» 9 ■ * J0'»
» ♦»k!» l«p|ii ■“ * *
Back In the faufth and centarl«#» iberif Urel
1ft the regloii ttet U now imtm %»-^WiaaiKl Fr3«Qet. .
and parts gtf Germany-agf^upoCpefiiiilakiKwaasihB^f-
Angles, Saxons, aftd the Jtit6, Thfeepeoj^had a te»
llglon of their own which was based on the ^orshi|} of
Nature. In this religion, tBere was a Spring holiday.
This holiday came after tbe long European winters
when the green once again appeared on the Earth.
When this time of year catne around, these peoples
would celebrate for days the fiuit that they had been
allowed to make it through another winter. This holi
day was known as Eostre.
Well, we're not Angles, Saxons or Jutes—iWe’re just ■
plain old Gryphons, Hit, It Is Easfer—the v6ry same
holiday that was celebrated in the Spring fifteen-
hundred years ago. One need not hav« any particular
religious belief to celebrate Easter for that is not the
only part of celebrating Easter. There's a new Earth
out there full of living things that are some of the
most beautiful things in the world. When you make It to
the beach this Easter or wherever you may be, re
member that you are kind of lucky to be on a planet
that IsnH all a polluted mess.
Blame The President!
A young American Is taken froia his normal Itte
style, taken away from par^tits juid k>v)8d ones, gften
a gun, shipped to Vietnam, and ordered to kill. So
Three years later, tbe sftoe mim is j^osecpted
\}y Me srM «ko orde>ed-faW»m^4DtHB
for «ie murder ol tlrose whcfm some say Ue was or-
d^t(^kiuf ■ ^ *
gfSf doe^h»t itr the p«?^ie of tjie United
fltsrtes of Amerftsafc-the Land of the Free and'the
C»ltey,tO tei« from ihegpJla«rs*»or will thejsJ RWH. * , to pas»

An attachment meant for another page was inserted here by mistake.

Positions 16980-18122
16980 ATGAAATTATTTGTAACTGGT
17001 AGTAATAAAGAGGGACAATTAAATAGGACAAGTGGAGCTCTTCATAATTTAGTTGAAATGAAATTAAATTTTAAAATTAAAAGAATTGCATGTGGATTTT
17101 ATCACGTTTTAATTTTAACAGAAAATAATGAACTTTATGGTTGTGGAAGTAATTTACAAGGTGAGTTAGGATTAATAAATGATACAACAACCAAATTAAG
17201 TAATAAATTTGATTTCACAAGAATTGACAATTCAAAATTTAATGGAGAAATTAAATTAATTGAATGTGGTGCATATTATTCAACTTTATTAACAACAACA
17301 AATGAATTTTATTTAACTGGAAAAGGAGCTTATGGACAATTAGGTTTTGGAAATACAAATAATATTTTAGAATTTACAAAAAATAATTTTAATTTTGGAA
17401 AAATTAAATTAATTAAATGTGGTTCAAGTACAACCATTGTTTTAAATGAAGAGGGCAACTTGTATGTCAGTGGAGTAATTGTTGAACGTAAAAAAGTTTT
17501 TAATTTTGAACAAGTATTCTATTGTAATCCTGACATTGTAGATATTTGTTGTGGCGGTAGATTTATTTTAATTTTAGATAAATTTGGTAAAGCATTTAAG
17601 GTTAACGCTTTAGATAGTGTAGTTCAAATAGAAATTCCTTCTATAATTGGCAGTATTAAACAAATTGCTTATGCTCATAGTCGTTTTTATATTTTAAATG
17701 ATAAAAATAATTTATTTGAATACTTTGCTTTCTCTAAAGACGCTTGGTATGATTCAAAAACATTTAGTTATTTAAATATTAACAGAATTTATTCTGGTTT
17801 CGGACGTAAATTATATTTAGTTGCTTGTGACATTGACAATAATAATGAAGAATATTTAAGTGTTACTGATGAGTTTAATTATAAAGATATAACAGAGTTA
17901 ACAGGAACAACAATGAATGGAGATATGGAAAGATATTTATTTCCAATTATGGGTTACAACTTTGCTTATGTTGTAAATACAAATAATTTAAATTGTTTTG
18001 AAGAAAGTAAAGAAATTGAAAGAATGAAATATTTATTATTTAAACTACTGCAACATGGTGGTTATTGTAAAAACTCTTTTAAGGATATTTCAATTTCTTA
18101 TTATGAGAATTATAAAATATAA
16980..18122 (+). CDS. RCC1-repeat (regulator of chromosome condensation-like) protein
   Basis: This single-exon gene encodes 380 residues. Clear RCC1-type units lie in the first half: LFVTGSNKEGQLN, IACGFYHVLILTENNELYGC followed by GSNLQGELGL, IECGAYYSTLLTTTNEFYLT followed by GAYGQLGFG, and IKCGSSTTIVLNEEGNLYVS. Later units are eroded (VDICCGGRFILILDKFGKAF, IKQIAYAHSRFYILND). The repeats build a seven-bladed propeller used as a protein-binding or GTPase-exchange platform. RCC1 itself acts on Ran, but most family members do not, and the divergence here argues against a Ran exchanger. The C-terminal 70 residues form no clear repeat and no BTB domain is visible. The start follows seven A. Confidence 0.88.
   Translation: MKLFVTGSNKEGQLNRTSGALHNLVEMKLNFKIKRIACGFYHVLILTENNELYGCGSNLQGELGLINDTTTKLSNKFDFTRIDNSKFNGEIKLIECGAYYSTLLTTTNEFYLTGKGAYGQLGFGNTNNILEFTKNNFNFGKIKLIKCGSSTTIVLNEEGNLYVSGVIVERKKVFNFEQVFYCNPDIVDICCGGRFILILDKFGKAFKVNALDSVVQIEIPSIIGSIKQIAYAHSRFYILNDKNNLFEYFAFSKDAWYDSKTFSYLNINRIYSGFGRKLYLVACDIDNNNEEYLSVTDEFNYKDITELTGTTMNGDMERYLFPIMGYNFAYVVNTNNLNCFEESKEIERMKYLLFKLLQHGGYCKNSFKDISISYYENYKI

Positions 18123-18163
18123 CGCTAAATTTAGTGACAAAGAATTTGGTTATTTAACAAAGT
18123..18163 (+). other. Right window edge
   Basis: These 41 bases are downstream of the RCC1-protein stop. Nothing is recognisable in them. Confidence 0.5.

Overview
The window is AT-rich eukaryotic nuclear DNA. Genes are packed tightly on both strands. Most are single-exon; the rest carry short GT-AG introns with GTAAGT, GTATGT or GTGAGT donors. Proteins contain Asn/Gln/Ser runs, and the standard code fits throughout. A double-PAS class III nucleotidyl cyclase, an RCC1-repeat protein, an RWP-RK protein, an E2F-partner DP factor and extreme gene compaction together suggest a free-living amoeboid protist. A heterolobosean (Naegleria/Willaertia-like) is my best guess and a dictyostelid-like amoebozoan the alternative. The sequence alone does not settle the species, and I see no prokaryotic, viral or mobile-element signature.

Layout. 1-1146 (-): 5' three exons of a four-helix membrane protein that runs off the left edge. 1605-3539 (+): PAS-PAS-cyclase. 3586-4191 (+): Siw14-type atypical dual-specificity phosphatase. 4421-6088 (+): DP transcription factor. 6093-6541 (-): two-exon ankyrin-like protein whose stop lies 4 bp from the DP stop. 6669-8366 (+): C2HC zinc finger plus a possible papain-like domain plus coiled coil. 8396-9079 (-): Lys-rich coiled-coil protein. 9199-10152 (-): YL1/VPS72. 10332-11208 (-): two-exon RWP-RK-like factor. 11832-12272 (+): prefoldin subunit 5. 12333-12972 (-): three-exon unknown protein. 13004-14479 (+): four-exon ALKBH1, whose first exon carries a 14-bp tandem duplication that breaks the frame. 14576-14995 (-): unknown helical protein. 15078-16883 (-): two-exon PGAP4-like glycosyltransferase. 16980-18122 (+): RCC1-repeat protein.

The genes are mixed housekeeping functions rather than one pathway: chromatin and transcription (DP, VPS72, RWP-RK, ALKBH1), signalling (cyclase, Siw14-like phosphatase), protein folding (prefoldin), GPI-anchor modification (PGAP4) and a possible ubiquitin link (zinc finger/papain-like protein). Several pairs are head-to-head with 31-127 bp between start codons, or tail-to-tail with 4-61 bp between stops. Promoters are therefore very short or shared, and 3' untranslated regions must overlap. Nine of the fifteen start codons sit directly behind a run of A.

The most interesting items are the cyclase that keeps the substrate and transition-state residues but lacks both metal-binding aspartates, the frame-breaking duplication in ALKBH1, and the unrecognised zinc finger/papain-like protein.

ptntafs 'HtStL that - ^)S«1
Pia1i«r? Ne*s the l^arkinfi: Lot Sup«rli|l|eacl«ntl
Ar^ Th« Cmrn
By llMi firiim
«(L tfee y«Mtao^ ■
thing happen^ evety year; the
«itn tfiofens flicd start chasing
Iffesfe at m va!^ly. ' *
^'^For softmmorgs, «nd
'Wte* gUlal Airt thMi there at«
-stuff thenel4lves to the burst>
iJie potKt li^
nito cantons. ^nwhUjit?>^ „
his life, Assumin»tl)at4tils statemea*4s true, -apply
ft to' IwtefWme' at RMSR^*-^ thneieeaf'youBf «tu--_^
jjeqj^ls'gc^ tK?pie,lb Ivnch.' H? w^iks puVSf sc|iooj '
9xiX ovofl^s 4ft cr^.^a^iSttiMtfi>^ioand bis oar.nt^ie^H
e^ in the'parking lot Suddvaijr, tnii»>fmbbed. Writ*-
fiT 6l4p4i» CfPtf
walk^” An hpuf 19 gpe^ In Is
ov«r^weli ahnost; ou(«-4l% cffe^ vpo^J^trie*
•rWF ^ ^ ,
Oar ecU«tnlj$trailt«^&ssi9taot io tte JMirhliV
the balJ all rl|^tt--p9rhaps to> ioucfi./’lfHoQ^I®MgJ ^
eftattgh tcvero^ tb« street witi^ 4)^ aid m •>
3»a opPosltff di,
stln^Hi rf!S8S>ftrcNr».. .
ttf but otmrKf^
e iamfH 'kseac
.’iiiJH&W' ■ W>-!l8#.1toli|ie»er6 « EB«^
As many people know, Oe#ald
■ Beattie, a friend of many Sfu»
deBts here, died eatly Monday
morning, March 1 In Greens
boro. Gerald’s friendlydLs; os«
ition and witty remarks made
hliii one o( the most pleasant
and likeable personalities that
f havfe kaovn'.
My first Impression of Gerald
\frasn't nlje. At the time, 1
thought that he was cocky and
brash, and, for a while, we
were almo^ eneoiles. Tbe
climax of our friction came one
day when I said one word too
much and made him very angry.
proceeded to bounce me
across the bathroom floor as
though I was a basketball.
As time went by, though, I
came to realize that Gerald
wasn’t cocky Or brash. During
lunch periods, our conversa
tions covered many topics: race
relations, morals, gripes with